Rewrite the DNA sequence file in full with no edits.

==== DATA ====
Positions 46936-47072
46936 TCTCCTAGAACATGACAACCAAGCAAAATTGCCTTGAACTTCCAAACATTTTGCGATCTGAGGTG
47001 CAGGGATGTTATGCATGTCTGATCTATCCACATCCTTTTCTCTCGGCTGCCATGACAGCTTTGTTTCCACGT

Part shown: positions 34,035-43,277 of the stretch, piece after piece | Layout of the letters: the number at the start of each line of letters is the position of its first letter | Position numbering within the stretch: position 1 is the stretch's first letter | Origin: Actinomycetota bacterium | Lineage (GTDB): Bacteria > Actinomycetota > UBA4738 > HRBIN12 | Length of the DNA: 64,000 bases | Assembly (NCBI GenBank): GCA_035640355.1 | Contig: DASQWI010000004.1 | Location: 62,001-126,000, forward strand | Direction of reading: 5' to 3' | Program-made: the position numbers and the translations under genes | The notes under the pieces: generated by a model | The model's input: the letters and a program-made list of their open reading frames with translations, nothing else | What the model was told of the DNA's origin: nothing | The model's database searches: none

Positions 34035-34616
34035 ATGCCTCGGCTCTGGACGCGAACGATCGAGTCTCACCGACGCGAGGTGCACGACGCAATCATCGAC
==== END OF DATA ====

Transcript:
Positions 46936-47072
46936 TCTCCTAGAACATGACAACCAAGCAAAATTGCCTTGAACTTCCAAACATTTTGCGATCTGAGGTG
47001 CAGGGATGTTATGCATGTCTGATCTATCCACATCCTTTTCTCTCGGCTGCCATGACAGCTTTGTTTCCACGT

Part shown: positions 34,035-43,277 of the stretch, piece after piece | Layout of the letters: the number at the start of each line of letters is the position of its first letter | Position numbering within the stretch: position 1 is the stretch's first letter | Origin: Actinomycetota bacterium | Lineage (GTDB): Bacteria > Actinomycetota > UBA4738 > HRBIN12 | Length of the DNA: 64,000 bases | Assembly (NCBI GenBank): GCA_035640355.1 | Contig: DASQWI010000004.1 | Location: 62,001-126,000, forward strand | Direction of reading: 5' to 3' | Program-made: the position numbers and the translations under genes | The notes under the pieces: generated by a model | The model's input: the letters and a program-made list of their open reading frames with translations, nothing else | What the model was told of the DNA's origin: nothing | The model's database searches: none

Positions 34035-34616
34035 ATGCCTCGGCTCTGGACGCGAACGATCGAGTCTCACCGACGCGAGGTGCACGACGCAATCATCGAC